Tag Archives: teaching

Academic post

I know most people who read my blog connect most to the pregnancy posts, but every once in a while I just need to write an unabashedly academic post — so feel free to skip, or just enjoy this insight into the wilds of life as a physical science professor.

This week, my first postdoc is leaving my university.  It is so very bittersweet.  He has been in my group for five years — I hired him on a two-year grant, and then when another 3-year NSF grant came through, I kept him on.  He had to switch fields to join my group, so had a steep learning curve, and at the time wasn’t really competitive for another job and wanted to stay, and since he was doing good work, I let him.  Let me say, for the record, I am SO glad I did.

The ways in which he has contributed to my research group and my department are countless.  There’s been the simple fact of having someone in my group thinking full-time about research and working on the tools and infrastructure that we’ve needed to push the whole group’s research forward into this decade.  He’s wonderful with the students, more approachable and less intimidating than I am, and yet still pushing them towards independence rather than coddling them.  And as a member of our department, he has been the sort of team player who is comfortable both leading and following — he has led some of our department’s most important equity and inclusion initiatives, including starting a journal club to discuss recent papers on STEM equity.  He has been an enthusiastic and reliable contributor to our department’s outreach program, including saving our bacon by filling in last-minute on more than one occasion.  He taught a class to gain experience and did a wonderful job.  He’s hosted an annual tamale-making party for the students (no faculty allowed).  When something needs to be done around the department, even if it’s not glamorous, he steps up — all while getting his work done and having a life outside of work.  He is exactly the sort of person I would hope for as a long-term colleague, and I am going to miss him so, so much.

His departure is bittersweet — as sad as I am that he is leaving, I am delighted for him because he got exactly the kind of job he wanted, and exactly the kind of job I think he’s going to kick butt at.  He will manage a facility and be a lab instructor at a tippy-top-ranked liberal arts college, which is just the sort of job he wanted.  He’ll be only 2.5 hours away from us by car, and I’ll see him at least ~twice a year since our department is part of a consortium with this department and a handful of others, so I won’t truly be losing him as a colleague.  It’s the best possible way his time with me could have ended.

His departure brings up so many thoughts and questions for me.  I know I might not get as lucky with every postdoc I ever hire, but having him has been so delightful and so symbiotically wonderful for his career and mine that it makes me want to do it again.  It also makes me think a bit wistfully about my choice to join a department with no PhD program.  I suspect that my experience with this postdoc is akin to the experience of a typical R1 faculty member with their best PhD students.  And it has been beautiful, and I suspect will form the basis of a very productive long-term collaboration between us (at any rate, he’ll be on all my group’s papers for the foreseeable future thanks to his work on our software capabilities).  I also have to recognize that he has made a significant contribution to my competitiveness for tenure.  I mean, I know some of that is thanks to my hard work — I wrote the grants that paid for him to be here, I wrote the proposals that got the initial data for his projects, I trained him to enter my field and I supervised and mentored his research and other work all the way along.  But man, has he paid me back, in spades.  He has been such a productive collaborator, generating papers, coming up with his own ideas, taking my group’s research in new directions, and bringing our code base back into cutting-edge territory, which I haven’t had time to work on with all the teaching and supervising I do. I mention a cool idea I thought of or heard about at a conference, and he makes it happen and improves it in ways I never would have thought of — and he also finds new tools and tries them out, which enriches all the research my group does.  It’s awesome.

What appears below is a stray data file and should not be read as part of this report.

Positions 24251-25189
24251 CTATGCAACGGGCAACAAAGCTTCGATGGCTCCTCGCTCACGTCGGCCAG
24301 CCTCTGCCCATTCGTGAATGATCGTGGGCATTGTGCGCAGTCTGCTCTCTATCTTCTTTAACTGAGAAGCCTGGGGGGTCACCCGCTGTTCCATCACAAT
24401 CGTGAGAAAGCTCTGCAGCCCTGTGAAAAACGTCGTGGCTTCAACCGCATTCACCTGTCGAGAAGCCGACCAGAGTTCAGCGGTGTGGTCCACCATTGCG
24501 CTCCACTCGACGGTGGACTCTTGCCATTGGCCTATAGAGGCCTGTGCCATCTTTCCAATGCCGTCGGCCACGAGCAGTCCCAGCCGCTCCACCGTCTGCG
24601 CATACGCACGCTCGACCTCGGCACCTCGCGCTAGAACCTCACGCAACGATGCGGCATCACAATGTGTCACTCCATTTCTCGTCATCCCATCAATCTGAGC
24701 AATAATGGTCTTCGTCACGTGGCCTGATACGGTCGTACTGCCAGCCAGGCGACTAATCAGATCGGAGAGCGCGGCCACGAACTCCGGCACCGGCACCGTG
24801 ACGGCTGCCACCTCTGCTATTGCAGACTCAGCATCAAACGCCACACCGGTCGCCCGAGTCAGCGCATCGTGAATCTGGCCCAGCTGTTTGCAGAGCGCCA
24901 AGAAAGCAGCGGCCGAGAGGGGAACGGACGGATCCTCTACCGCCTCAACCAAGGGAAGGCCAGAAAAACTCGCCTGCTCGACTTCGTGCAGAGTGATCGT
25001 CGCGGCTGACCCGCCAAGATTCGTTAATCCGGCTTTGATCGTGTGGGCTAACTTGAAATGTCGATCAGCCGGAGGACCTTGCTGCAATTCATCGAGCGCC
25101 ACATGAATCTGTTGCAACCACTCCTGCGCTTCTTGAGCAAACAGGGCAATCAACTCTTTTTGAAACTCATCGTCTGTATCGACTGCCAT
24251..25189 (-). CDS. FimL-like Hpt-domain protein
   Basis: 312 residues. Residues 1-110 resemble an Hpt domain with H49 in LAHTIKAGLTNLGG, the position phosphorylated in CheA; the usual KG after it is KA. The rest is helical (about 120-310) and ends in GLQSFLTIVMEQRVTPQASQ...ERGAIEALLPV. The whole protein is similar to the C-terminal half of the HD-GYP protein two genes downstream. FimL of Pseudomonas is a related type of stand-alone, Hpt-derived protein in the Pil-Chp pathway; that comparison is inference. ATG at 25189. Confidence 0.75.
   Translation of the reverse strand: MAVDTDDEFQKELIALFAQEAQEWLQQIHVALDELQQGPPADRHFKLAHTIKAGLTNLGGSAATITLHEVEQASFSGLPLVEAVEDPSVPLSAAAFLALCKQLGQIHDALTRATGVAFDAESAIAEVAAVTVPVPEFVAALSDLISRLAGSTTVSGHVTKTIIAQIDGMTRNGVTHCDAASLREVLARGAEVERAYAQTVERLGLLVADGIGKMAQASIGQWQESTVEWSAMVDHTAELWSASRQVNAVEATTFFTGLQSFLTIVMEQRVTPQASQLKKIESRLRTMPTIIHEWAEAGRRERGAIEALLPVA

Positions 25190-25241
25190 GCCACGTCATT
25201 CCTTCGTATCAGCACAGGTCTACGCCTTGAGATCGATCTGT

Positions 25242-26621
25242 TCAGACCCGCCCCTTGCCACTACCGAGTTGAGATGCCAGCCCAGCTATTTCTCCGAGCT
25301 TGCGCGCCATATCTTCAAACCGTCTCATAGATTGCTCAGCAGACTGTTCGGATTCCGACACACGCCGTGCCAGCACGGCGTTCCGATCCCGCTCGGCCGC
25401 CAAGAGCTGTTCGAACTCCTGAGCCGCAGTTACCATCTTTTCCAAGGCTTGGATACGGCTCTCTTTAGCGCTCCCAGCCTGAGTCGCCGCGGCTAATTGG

I’m grateful to be in a department that welcomes and supports postdocs — not all liberal arts colleges have this culture.  But it does make me question, to some extent, whether the choice to take the liberal arts college route was really the right one for me.  On balance, I think so.  I am very, very happy with my balance of responsibilities here (especially teaching vs. research), and while I’d love to have more postdocs like this one, part of what has made having him here so special is that he is the only one I’ve had — I haven’t had to juggle mentoring five grad students and a postdoc, which means I’ve naturally been more involved with him, which I think has worked out well for both of us.